Don't Impulse Purchase a Pet This Christmas, RSPCA WA Warns

Don't Impulse Purchase a Pet This Christmas, RSPCA WA Warns

An animal should never be an impulse purchase, or a surprise Christmas gift, RSPCA WA is warning.

With cute puppies and cuddly kittens high on many gift wish lists, the charity is urging people to remember that pets require a commitment of up to 15 years – or more!

While the Christmas holidays can be a great time to welcome a furry family member, it’s important to consider your short and long-term plans, and the costs involved, before taking the plunge.

In the 2018-19 financial year, 998 animals were surrendered to RSPCA WA. These animals were surrendered for a variety of reasons – but for many it was because their owner couldn’t afford vet care.

People considering opening their heart and home to a furry, feathered or finned new friend should do their research. They should find out as much as possible about the type of animal they’re looking to get – paying particular attention to the level of care required and the costs involved.

Caring for a pet takes a considerable amount of time. Exercise, socialisation, grooming, feeding, reward-based training, play time and company are all critical aspects of responsible pet ownership.

Some pets require more time than others, but every pet needs daily care, so you’ll need to be sure you have time available each day.

Pets can also be expensive. In addition to upfront costs, you’ll need to pay for food, parasite treatment, vet check-ups, training, council registration fees, boarding, toys and bedding for the pet’s life.  You’ll also need to be prepared for costs associated with emergency vet treatment.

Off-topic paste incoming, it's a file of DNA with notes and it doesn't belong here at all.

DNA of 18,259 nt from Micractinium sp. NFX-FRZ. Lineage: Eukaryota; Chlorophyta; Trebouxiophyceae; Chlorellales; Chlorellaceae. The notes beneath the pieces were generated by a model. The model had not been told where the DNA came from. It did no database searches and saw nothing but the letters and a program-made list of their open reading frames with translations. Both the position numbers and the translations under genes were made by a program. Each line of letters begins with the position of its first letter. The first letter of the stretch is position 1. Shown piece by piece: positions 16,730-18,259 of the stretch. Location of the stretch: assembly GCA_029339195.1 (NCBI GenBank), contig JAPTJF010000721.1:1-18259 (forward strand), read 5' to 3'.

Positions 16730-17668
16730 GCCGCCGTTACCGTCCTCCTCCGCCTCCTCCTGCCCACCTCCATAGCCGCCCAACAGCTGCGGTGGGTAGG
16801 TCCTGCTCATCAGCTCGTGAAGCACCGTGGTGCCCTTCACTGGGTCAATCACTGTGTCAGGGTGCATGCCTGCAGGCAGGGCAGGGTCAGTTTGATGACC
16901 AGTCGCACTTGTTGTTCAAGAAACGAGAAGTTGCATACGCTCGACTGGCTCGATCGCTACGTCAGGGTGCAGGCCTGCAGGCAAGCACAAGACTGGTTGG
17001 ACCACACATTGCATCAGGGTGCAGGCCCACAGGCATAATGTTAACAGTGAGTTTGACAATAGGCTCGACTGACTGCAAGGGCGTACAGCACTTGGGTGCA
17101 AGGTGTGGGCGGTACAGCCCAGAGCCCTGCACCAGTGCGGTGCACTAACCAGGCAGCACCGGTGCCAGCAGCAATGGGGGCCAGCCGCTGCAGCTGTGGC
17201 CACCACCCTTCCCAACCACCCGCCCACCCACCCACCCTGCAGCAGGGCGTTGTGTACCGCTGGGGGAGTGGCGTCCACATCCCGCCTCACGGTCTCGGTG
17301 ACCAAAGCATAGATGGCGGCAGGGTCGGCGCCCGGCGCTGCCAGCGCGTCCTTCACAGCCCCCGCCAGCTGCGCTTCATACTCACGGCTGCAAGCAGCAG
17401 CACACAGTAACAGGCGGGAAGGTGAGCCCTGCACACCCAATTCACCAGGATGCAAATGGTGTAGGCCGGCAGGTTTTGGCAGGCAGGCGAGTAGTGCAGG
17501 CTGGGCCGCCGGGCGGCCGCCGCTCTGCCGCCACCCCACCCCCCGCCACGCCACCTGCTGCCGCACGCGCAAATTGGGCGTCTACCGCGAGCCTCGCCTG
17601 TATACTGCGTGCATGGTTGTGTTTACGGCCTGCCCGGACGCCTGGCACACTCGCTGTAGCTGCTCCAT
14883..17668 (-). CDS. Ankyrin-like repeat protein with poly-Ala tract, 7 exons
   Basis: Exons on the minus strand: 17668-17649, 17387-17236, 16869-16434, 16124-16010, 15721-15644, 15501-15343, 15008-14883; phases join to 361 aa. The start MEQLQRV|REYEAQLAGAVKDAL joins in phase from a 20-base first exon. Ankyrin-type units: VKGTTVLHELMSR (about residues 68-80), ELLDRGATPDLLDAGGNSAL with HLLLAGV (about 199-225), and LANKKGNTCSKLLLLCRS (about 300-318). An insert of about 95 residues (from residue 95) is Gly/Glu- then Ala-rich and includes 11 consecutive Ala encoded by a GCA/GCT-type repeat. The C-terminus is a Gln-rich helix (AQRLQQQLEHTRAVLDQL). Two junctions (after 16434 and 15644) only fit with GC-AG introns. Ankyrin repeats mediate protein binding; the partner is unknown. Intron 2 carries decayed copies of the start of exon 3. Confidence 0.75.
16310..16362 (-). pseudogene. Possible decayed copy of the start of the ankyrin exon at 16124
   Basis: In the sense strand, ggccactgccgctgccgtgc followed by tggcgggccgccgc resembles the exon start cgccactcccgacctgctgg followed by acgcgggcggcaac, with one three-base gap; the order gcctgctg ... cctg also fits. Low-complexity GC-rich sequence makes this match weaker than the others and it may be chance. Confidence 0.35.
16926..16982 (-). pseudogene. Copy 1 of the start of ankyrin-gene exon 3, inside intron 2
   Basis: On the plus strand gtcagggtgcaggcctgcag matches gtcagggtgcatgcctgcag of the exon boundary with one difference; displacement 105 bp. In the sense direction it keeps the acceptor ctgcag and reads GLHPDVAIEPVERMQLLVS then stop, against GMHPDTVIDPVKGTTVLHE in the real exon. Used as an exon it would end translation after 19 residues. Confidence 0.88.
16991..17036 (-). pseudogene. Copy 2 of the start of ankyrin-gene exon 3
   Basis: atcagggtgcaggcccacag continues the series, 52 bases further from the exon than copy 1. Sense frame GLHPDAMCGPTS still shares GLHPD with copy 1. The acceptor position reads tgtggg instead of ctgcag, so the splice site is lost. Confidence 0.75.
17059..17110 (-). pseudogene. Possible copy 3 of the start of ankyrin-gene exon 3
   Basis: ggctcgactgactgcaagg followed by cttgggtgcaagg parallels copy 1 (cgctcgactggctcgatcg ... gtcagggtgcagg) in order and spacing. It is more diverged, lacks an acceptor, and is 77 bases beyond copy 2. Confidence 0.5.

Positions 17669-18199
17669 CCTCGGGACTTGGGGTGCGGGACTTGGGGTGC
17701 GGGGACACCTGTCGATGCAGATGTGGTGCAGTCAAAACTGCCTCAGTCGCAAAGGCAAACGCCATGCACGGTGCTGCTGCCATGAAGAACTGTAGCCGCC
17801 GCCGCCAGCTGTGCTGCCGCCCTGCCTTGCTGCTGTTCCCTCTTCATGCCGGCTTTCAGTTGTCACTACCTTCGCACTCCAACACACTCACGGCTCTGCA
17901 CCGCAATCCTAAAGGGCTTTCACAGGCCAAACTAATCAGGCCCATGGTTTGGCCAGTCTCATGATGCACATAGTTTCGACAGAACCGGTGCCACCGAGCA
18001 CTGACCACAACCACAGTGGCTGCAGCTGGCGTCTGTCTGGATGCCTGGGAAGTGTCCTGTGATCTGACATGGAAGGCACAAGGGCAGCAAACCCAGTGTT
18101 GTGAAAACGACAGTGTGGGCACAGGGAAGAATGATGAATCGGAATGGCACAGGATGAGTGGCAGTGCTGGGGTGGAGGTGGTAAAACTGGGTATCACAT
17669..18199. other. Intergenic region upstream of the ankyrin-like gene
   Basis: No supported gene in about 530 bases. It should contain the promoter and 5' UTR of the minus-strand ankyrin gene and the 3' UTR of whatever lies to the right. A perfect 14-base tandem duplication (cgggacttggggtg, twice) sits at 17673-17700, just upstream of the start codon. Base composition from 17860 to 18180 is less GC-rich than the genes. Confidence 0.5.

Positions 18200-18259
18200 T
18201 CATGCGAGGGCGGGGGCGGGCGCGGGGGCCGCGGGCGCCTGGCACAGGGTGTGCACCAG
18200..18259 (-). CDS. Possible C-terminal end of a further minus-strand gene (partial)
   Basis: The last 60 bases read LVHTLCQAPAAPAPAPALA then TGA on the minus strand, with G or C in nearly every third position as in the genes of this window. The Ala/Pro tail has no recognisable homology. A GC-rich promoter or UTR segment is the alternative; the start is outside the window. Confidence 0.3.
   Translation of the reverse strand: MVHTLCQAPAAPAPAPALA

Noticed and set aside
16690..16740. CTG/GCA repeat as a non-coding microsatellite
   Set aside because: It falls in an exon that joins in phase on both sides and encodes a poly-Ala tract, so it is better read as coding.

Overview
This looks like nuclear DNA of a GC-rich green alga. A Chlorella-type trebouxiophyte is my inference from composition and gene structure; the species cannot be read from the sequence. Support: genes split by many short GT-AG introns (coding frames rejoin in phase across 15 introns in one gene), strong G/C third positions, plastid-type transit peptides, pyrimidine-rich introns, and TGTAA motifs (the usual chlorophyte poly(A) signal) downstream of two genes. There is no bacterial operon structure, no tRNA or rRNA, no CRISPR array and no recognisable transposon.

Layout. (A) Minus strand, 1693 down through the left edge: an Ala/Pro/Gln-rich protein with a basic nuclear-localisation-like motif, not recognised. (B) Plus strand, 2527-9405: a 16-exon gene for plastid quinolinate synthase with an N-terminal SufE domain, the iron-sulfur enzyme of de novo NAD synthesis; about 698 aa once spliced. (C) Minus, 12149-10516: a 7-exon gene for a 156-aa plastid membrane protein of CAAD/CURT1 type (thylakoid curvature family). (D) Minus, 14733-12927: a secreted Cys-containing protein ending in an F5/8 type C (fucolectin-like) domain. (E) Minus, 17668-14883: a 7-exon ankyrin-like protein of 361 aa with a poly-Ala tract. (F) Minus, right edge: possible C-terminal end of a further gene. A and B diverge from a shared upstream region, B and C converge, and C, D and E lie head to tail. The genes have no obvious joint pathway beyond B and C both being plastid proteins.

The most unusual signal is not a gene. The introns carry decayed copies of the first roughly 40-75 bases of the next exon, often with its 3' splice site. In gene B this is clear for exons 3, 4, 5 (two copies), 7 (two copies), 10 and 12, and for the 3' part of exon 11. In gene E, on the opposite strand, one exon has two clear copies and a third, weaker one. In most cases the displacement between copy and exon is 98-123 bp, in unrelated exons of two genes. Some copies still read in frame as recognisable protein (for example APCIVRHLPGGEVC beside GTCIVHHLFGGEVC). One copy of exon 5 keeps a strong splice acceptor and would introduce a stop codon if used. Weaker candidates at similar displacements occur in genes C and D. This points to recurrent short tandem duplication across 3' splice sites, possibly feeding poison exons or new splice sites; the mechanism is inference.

If you do decide you have room for a pet in your life, and can provide it with the care and attention it deserves, then visiting a shelter to ‘Adopt Don’t Shop’ could be one of the most rewarding things you’ll ever do.

RSPCA WA Communications Manager Richard Schoonraad:

“A pet can add much joy and happiness to a household, but they also have important needs and are a big responsibility.

“If you’re ready to make a commitment to a furry friend, Christmas can actually be a great time to adopt, as there’s plenty of time for your new pet to settle in and bond with you.

“But we do see hundreds of animals come through the shelter doors each year because owners have been caught off guard with vets bills, or because puppies have outgrown the ‘cute’ stage and their behaviour has become harder to manage.

“We’re reminding potential pet owners that getting a dog or cat means making a commitment for the animal’s entire life – which could be 10-15 years or even longer.

 “Pets are living, breathing and sensitive creatures and should never be treated as objects or play things.

“If you need a gift idea for the animal lover in your life, consider making them a Guardian Angel, so they can watch over an animal spending Christmas at the shelter, or consider puppy kindy or dog training vouchers.”

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